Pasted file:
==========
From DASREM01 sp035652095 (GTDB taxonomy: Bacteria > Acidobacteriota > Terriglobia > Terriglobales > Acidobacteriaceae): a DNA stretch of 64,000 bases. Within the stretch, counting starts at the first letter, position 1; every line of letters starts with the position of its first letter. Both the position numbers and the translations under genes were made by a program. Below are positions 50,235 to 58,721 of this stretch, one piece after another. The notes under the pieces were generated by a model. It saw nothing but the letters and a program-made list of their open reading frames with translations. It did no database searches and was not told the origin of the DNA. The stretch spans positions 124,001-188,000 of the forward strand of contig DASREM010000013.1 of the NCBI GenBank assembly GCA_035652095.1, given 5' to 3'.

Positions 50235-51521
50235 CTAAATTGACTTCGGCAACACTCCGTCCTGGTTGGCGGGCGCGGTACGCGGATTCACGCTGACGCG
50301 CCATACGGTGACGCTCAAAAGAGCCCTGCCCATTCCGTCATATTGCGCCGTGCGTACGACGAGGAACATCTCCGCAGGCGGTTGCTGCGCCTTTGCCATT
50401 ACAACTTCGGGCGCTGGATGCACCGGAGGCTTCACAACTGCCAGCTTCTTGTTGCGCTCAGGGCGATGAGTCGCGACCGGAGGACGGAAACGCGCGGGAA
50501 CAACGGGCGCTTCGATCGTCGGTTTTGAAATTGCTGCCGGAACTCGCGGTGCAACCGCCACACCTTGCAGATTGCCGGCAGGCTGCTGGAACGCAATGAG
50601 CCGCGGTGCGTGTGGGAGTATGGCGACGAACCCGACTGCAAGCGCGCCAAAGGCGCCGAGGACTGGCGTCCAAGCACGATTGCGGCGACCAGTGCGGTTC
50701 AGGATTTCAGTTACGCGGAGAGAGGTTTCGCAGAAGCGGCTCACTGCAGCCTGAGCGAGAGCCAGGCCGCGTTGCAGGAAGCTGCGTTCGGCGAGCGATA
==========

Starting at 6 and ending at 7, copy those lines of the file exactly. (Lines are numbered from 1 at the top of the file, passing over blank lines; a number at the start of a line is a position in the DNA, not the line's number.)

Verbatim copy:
50501 CAACGGGCGCTTCGATCGTCGGTTTTGAAATTGCTGCCGGAACTCGCGGTGCAACCGCCACACCTTGCAGATTGCCGGCAGGCTGCTGGAACGCAATGAG
50601 CCGCGGTGCGTGTGGGAGTATGGCGACGAACCCGACTGCAAGCGCGCCAAAGGCGCCGAGGACTGGCGTCCAAGCACGATTGCGGCGACCAGTGCGGTTC